In her interview, Michelle Obama insists "there is no expert on this plan who says that the government telling people what to do actually does any good with this issue." Rather, she sees her role as merely someone "with a platform that may be able to shine a light on some of the suggestions."
- Complicated Terrain The Big Money's Dan Mitchell responds to a New York Times story about a school principal trying to keep students' snack-selling ventures open. Mitchell says the anecdote "encapsulates so well what advocates of childhood health are up against." The "laissez faire" principal
implicitly believes that it's OK for schools to teach algebra and--more to the point--health and physical education. But at the same time he believes teaching that eating garbage is bad for you should be left solely to parents. But he doesn't want to make it too easy for them, so he sells the kids all the junk food they want. Should we assume that Orange County High School's health classes avoid all discussion of nutrition?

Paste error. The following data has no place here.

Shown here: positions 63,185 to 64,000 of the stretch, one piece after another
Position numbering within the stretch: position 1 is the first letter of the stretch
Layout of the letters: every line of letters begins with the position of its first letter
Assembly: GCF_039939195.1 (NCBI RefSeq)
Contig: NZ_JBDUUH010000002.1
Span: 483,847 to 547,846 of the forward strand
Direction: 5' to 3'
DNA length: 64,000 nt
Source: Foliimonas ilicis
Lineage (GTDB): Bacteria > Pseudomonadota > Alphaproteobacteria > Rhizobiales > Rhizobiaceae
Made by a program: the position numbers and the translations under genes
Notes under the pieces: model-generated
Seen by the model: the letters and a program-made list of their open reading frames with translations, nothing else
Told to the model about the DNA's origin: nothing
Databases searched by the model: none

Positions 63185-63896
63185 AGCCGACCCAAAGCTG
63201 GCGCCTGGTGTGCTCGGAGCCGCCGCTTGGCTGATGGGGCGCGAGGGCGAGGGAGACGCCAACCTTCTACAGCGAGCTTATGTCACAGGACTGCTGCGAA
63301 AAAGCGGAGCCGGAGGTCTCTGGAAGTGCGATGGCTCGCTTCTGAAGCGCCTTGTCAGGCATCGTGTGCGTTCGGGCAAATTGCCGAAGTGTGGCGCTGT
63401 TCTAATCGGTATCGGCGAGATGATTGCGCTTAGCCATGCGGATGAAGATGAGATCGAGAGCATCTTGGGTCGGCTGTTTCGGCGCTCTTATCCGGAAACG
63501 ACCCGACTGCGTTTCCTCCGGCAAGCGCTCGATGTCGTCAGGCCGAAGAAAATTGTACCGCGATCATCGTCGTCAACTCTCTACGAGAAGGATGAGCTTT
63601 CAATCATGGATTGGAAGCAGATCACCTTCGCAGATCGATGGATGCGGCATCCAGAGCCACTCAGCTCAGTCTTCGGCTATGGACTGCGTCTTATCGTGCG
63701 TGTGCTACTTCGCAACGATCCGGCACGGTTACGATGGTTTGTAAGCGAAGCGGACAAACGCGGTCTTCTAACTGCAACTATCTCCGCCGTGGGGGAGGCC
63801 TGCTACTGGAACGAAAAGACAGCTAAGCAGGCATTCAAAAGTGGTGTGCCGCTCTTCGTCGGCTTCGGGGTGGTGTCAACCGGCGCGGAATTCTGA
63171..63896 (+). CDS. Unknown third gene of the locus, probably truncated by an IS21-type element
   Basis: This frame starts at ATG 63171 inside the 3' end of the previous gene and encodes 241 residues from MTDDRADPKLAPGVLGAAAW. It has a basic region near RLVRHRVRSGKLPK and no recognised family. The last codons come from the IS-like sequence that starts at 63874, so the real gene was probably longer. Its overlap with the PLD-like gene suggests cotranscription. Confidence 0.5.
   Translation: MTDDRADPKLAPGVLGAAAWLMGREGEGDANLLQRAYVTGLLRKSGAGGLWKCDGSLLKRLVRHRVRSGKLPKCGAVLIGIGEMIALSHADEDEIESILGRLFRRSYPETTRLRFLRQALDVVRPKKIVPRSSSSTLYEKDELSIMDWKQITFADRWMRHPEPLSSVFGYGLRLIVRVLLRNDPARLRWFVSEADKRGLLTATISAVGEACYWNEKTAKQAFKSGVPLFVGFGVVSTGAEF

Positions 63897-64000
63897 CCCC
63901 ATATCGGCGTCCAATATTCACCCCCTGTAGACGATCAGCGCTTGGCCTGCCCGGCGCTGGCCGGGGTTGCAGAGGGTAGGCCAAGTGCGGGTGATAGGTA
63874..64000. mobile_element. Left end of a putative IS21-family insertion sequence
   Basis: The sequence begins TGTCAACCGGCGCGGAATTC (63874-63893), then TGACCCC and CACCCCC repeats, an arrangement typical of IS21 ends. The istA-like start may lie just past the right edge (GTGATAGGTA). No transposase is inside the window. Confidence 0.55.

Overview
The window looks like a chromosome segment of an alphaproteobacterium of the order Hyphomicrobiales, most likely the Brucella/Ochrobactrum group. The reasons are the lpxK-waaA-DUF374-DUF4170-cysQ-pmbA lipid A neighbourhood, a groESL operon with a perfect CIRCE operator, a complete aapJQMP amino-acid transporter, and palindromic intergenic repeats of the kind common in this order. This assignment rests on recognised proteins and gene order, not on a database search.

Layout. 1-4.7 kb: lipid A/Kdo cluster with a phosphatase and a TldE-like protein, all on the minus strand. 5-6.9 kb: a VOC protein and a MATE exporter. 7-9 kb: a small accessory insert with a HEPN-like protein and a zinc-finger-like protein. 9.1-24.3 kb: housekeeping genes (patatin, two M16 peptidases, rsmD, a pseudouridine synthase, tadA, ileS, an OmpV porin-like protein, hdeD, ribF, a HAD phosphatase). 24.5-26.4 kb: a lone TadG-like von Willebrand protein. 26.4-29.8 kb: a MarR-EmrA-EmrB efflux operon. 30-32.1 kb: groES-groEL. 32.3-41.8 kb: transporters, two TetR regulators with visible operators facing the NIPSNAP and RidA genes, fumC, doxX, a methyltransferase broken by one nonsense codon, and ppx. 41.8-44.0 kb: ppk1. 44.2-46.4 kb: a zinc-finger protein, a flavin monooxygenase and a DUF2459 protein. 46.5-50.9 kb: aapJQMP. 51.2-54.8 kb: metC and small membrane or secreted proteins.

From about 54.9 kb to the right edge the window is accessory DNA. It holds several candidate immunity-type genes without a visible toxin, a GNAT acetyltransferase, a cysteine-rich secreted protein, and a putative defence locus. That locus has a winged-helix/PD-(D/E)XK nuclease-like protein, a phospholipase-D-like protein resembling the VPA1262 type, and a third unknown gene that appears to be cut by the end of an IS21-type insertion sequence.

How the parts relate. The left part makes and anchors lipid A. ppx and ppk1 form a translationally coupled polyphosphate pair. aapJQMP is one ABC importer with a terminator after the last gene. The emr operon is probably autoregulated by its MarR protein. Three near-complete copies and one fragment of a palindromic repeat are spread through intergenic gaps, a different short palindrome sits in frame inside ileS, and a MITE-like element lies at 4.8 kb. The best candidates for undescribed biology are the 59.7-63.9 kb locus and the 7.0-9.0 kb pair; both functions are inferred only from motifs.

- A Job for Parents, Not the Government At the National Review, Julie Gunlock points to the First Lady's own story deciding to manage her daughters' diets. "Considering the vast number of resources available to the Obama girls even before their move to the White House," argues Gunlock, "it's clear that nothing had a greater impact on these young ladies' health than their mother’s involvement." But this just shows, she continues, that "parental involvement, not the federal government, is the only long-term cure for childhood obesity--as Mrs. Obama has shown by her example, if not by her policy proposals."
- Get the Federal Government Out of This Mrs. Obama does seem to want to reform school lunches, to which Below the Beltway blogger Doug Mataconis responds, via Twitter: "Which portion of the Constitution gives the Federal Government authority to regulate what they serve for lunch in Scranton, PA?" He and Teresa Kopec bicker over this matter. "60% of all school lunches in this country are supplied by 4 companies so it is hardly a 'local' issue," retorts Kopec. She also poses the following question: "So basically the FDA is unconstitutional in your opinion? Companies should be able to add carcinogens in food & up to us to figure it out?" Mataconis remains firm: "The content of school lunches is not a federal concern. Period"
- Entirely Unrelated Issue Psychologist Dr. Susan Albers is all for Michelle Obama's plan, but cautions that she needs to be careful not to veer from obesity-preventing actions to anything that might promote eating disorders. "Weight alone is not an indicator of a
child's health," she reminds readers.